Armed and dubious: Is this drone the future for hunting in the age of Playstation?

Armed drones: Is this the future of hunting?


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Armed drones could become the new tool for a new generation of hunters raised on Playstation, and there’s a home-made prototype out there proving it can be done.

Already a crucial piece of military equipment, drones are increasingly being used by civilians for fun, surveillance and even harassing hunters, but until now it was only the armed forces who fitted guns to unmanned aircraft and used them to attack targets.

A group calling itself Dangerous Information put together a six-rotor drone armed with a paintball marker gun to prove the concept would work.

As shown in the video below, the drone can shoot very accurately and hit a number of targets in quick succession. Its speed and mobility would probably make it very difficult for targets to get away.

At the same time, dangerous Information has challenged everyone by posing a number of questions, including whether this is a dangerous and scary idea.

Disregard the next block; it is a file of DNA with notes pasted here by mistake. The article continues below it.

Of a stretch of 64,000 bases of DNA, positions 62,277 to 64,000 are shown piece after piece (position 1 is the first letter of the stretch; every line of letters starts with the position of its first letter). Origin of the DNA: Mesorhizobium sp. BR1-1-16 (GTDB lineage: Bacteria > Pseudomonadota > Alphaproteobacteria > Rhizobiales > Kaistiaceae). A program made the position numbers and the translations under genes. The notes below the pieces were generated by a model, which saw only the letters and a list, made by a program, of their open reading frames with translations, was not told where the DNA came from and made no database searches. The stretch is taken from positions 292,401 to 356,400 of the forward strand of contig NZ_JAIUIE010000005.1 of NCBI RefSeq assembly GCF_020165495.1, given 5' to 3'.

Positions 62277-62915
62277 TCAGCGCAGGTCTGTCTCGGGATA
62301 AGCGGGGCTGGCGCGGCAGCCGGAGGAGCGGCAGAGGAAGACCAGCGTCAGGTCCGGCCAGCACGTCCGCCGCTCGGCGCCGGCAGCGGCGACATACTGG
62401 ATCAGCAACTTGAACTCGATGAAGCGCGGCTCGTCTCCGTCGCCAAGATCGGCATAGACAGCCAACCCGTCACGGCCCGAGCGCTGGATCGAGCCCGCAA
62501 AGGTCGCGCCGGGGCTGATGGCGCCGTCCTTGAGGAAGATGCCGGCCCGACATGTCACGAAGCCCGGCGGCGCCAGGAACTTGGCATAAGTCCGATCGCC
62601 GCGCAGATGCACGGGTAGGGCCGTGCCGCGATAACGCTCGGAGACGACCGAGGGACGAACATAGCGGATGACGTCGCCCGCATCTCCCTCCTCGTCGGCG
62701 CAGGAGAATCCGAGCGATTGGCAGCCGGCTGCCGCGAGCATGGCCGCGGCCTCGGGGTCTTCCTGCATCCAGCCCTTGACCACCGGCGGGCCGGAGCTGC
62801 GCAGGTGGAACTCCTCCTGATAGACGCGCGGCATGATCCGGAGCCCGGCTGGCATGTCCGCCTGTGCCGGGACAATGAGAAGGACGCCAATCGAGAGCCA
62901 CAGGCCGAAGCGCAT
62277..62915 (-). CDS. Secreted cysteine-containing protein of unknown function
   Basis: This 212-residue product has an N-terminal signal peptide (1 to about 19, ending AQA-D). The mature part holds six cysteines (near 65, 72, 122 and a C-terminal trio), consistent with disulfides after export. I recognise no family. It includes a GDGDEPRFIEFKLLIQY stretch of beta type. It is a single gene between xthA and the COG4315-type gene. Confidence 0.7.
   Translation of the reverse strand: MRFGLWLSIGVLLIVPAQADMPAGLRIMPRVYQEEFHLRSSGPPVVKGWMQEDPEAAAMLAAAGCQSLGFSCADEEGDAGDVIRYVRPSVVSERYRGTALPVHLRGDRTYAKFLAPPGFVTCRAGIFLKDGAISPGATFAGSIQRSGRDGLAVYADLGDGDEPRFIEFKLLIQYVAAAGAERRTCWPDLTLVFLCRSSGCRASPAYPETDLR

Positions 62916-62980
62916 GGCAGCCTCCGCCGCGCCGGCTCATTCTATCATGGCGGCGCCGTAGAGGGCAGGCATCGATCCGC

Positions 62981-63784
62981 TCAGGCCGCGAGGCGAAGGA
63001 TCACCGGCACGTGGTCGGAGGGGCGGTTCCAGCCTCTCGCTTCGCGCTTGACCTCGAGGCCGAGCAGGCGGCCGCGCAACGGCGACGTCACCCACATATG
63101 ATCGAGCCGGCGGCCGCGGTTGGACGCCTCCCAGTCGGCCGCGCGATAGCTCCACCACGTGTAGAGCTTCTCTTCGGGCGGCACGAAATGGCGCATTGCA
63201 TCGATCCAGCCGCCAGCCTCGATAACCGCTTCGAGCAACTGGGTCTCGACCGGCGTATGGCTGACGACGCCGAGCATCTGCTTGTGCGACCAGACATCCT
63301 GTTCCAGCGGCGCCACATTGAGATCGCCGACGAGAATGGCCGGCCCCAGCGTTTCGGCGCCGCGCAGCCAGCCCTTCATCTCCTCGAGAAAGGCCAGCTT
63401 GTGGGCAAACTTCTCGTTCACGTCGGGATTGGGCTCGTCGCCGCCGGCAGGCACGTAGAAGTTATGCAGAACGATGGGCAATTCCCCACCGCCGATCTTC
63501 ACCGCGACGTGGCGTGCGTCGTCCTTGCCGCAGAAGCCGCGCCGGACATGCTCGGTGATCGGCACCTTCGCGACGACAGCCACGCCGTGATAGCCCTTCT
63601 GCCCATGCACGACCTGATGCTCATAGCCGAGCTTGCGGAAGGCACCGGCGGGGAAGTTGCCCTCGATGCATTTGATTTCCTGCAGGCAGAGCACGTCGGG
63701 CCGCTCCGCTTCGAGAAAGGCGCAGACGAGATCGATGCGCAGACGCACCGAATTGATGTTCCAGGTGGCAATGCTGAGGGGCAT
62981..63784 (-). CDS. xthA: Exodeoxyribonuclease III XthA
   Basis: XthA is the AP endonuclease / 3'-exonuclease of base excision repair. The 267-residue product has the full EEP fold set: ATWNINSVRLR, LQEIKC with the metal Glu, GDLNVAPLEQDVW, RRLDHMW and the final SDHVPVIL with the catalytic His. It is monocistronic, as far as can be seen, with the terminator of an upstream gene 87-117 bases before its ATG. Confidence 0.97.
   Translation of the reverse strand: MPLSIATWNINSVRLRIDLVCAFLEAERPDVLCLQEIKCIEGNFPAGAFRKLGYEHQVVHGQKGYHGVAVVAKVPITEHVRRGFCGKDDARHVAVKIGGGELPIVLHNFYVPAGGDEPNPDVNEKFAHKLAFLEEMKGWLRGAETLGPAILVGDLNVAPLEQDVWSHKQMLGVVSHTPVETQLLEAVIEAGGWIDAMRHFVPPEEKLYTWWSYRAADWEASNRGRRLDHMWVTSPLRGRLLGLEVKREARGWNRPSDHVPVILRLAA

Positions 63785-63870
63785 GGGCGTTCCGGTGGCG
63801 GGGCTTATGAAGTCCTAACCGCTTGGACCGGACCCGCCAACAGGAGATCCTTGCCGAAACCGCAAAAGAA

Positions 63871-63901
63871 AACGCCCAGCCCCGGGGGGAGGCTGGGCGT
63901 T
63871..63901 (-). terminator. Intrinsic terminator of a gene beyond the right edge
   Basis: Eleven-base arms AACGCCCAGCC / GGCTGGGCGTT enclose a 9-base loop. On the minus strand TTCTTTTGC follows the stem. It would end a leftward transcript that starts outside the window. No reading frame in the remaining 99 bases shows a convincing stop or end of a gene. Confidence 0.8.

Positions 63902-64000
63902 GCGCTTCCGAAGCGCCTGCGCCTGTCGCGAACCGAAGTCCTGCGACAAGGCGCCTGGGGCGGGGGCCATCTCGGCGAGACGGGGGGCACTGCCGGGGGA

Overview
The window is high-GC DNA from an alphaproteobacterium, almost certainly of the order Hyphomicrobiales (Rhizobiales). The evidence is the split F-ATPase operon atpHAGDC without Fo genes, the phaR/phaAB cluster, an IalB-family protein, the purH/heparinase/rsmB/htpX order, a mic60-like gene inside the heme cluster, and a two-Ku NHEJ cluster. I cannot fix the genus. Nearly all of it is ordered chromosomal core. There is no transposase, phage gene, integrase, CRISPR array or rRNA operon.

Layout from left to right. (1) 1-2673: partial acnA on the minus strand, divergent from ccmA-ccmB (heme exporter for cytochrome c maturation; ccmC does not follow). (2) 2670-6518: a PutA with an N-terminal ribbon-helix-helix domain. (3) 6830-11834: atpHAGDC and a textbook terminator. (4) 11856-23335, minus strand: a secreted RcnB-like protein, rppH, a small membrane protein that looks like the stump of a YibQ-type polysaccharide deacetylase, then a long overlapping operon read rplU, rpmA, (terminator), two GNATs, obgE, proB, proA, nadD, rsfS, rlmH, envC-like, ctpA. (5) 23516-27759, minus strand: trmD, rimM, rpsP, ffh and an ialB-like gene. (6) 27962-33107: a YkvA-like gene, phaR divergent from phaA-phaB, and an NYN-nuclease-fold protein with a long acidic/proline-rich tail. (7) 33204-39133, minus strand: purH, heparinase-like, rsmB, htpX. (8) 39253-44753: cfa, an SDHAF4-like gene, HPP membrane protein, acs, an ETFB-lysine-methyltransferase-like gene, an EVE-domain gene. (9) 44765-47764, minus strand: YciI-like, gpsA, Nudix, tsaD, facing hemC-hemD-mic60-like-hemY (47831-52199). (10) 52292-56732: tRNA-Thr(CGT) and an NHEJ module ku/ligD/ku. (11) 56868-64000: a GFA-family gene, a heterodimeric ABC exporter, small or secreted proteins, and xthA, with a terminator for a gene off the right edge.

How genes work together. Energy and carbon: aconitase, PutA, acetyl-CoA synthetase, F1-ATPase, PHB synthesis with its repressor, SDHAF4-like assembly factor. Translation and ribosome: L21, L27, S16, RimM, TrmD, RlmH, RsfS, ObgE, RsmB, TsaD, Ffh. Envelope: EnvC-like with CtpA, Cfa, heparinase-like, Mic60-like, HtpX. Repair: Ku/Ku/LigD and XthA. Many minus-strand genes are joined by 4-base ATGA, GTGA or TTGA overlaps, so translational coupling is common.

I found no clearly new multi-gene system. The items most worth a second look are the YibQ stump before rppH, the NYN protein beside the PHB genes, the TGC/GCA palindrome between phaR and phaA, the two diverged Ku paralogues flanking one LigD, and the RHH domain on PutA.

“What about … when drones are used in an ethically grey area, or even directly in unlawful activities?” asks Dangerous Information’s masked frontman.

Dangerous Information’s armed drone has been described as disturbing, cool, stupid, fun and pretty scary, among many other things.

It was inevitable that civilians would arm drones as drone technology became cheap and widely available, and in the US it can be argued there’s a place for their use in self-defence.

The use of an armed drone would break a number of Australian gun laws – depending upon the situation – but the ethics of their use also brings up all kinds of questions.

Self-defence is clearly off the agenda here, but hunting and culling are two potential uses, again subject to various laws.

‘Stalking’ in to prey is probably no good because of the noise of the drone, but its speed could permit hunters to make quick attacks on game. Of course, is that really hunting?

For commercial shooting and culling, drones would permit shooters to cover large amounts of ground very quickly and pursue fleeing groups of animals such as pigs.

Drones would be so much cheaper than using helicopter-borne shooting teams that they could rapidly take over the job.

Fitment of a tracking devise would ensure that a firearm was never lost if a drone crashed in bushland away from its controller, a particularly important consideration for the prohibited D-category firearms often used by professional cullers.

http://www.youtube.com/watch?v=Jplh7uatr-E


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Mick Matheson

Mick grew up with guns and journalism, and has included both in his career. A life-long hunter, he has long-distant military experience and holds licence categories A, B and H. In the glory days of print media, he edited six national magazines in total, and has written about, photographed and filmed firearms and hunting for more than 15 years.

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